Older Americans’ complaints to the Consumer Financial Protection Bureau

U.S. population 62 and older: 60.5 million

Complaints since 2011: 72,020

Complaints per 1,000 people: 1.19

Oregon population 62 and older: 852,176

Complaints since 2011: 1,024

Complaints per 1,000 people: 1.2

Source: OSPIRG Foundation, Frontier Group, “Older Consumers in the Financial Marketplace”

Oregon ranks 14th in the nation for the rate of consumer-finance complaints by people 62 and older, according to a new report by the Oregon State Public Interest Research Group, or OSPIRG.

A consumer lobbying organization, OSPIRG, has created a series of reports drawn from the Consumer Financial Protection Bureau database. “Older Consumers in the Financial Marketplace” shows that, like the rest of the U.S. population, the main source of complaints for older Americans is their mortgages, followed by inaccurate credit reports and aggressive debt-collection practices. OSPIRG and its research partner, the Frontier Group, based in Santa Barbara, California, decided to look at complaints by older Americans because their savings, home equity and guaranteed income make them tempting targets for scammers. At the same time, senior citizens might be experiencing cognitive decline, isolation or grief that makes them vulnerable.

Nationwide, senior citizens have filed 72,020 complaints with the Consumer Financial Protection Bureau since it began gathering data in 2011. That’s a rate of 1.19 complaints per 1,000 people age 62 and older. The bureau was created by the Dodd-Frank Wall Street Reform and Consumer Protection Act of 2010.

Mortgages accounted for 31 percent of complaints, according to the report, while inaccurate credit reports, including medical debt, and debt-collection practices, each made up 17 percent of complaints.

Oregon’s rate of complaint is higher, 1.2 per 1,000 senior citizens. The state has generated a total of 1,024 complaints.

Out of the Oregon complaints, 78 were from Central and Eastern Oregon ZIP codes. The complaints covered the gamut of topics, including reverse mortgage, attempts to collect medical debt not owed, and failure to fix a credit card statement and inaccurate credit report.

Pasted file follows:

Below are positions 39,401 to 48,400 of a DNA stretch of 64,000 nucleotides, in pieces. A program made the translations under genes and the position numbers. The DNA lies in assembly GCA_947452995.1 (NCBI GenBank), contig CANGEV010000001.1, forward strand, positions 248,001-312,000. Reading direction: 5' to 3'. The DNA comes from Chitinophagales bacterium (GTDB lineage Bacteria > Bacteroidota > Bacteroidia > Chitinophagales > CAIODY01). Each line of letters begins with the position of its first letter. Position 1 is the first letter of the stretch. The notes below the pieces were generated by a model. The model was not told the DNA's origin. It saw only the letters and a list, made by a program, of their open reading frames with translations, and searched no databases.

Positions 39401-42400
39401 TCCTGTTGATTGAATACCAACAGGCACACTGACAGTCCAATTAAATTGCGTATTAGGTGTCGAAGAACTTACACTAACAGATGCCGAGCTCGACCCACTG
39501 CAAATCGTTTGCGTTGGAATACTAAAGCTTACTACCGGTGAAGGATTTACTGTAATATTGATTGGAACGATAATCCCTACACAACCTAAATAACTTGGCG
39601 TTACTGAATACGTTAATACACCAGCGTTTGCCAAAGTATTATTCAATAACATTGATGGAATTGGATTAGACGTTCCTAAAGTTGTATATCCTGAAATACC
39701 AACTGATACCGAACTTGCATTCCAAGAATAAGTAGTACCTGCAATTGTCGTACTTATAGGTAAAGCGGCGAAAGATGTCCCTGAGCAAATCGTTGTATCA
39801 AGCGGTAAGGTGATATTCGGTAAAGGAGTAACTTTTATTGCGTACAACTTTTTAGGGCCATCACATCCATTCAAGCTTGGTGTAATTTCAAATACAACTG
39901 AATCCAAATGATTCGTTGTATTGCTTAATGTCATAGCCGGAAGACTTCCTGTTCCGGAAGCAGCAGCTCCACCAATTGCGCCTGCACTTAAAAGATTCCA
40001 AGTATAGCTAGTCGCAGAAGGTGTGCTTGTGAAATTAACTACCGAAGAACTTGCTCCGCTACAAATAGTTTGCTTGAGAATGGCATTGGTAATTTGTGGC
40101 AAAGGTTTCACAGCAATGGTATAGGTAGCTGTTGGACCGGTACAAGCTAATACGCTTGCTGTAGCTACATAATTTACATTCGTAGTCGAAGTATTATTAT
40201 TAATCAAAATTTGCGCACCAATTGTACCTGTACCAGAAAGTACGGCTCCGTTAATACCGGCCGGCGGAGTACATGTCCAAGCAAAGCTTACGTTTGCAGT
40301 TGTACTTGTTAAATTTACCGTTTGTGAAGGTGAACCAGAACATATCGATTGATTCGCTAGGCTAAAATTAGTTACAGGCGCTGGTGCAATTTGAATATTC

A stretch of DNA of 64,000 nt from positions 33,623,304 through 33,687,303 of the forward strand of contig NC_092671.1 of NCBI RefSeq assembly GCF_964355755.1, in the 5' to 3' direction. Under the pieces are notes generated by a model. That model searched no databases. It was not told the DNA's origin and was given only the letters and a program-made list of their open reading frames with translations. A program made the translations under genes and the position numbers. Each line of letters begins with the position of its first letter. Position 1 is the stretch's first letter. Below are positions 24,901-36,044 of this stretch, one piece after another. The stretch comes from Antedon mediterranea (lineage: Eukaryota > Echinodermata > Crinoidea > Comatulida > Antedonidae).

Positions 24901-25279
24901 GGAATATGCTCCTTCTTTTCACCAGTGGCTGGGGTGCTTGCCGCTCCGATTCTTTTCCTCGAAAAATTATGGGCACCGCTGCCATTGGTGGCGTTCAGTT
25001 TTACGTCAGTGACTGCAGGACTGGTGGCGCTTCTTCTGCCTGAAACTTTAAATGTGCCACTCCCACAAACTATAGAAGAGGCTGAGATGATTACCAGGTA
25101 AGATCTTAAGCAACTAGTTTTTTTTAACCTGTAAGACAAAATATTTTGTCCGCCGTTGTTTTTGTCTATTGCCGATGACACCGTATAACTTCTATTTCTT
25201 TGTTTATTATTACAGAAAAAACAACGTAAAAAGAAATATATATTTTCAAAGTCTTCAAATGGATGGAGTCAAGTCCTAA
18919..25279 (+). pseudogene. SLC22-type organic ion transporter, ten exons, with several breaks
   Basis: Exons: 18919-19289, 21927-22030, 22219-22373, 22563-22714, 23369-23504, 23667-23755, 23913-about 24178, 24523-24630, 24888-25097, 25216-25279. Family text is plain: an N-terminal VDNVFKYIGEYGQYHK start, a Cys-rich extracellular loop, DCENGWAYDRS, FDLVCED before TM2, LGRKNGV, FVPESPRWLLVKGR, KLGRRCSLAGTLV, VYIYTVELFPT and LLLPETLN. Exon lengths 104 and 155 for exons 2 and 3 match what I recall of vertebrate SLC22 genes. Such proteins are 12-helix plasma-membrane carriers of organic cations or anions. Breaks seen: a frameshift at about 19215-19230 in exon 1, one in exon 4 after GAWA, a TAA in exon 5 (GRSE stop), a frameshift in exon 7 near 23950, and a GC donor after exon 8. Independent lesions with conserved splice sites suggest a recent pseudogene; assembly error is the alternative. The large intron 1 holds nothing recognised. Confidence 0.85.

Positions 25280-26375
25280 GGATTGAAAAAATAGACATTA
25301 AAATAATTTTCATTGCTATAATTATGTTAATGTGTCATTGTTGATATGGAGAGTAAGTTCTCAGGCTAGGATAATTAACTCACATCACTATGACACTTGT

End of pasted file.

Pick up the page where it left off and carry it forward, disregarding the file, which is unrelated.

OSPIRG is also promoting the power of the Consumer Financial Protection Bureau, which would be diminished under the Financial Choice Act, House Resolution 10, a far-reaching proposal that calls for ending big-bank bailouts, easing regulation of community banks and reforming the CFPB. A GOP summary of the act says the Consumer Financial Protection Bureau’s power exceeds other consumer-protection agencies, such as the Federal Trade Commission, and its paternalistic approach is limiting consumers’ access to credit.

U.S. Rep. Greg Walden, R-Hood River, is the only Oregon member of Congress who voted for H.R. 10. His representatives could not be reached for comment Thursday afternoon.

OSPIRG State Director Charlie Fisher said the federal bureau’s power is a good thing. In September, the CFPB fined Wells Fargo $100 million for secretly opening more than 2 million unauthorized accounts, he noted, so it has the “ability to make bad actors pay.”

The bureau also has surveillance and enforcement power that goes beyond that of state attorneys general, Fisher said. “That’s the right to examine or supervise certain firms at any time, not only after it begins an investigation,” he said. “It has this authority over any size payday lender, any nonbank mortgage company, any private student lender and any larger credit bureau, debt collector or student or mortgage loan servicer.”

Many of the complaints in CFPB’s public database are simply closed after the company provides an explanation and don’t end in enforcement action or a settlement. Fisher said they’re still valuable because they allow the bureau to see national trends and consumers to make decisions about dealing with companies that are the subject of many complaints.

— Reporter: 541-617-7860, kmclaughlin@bendbulletin.com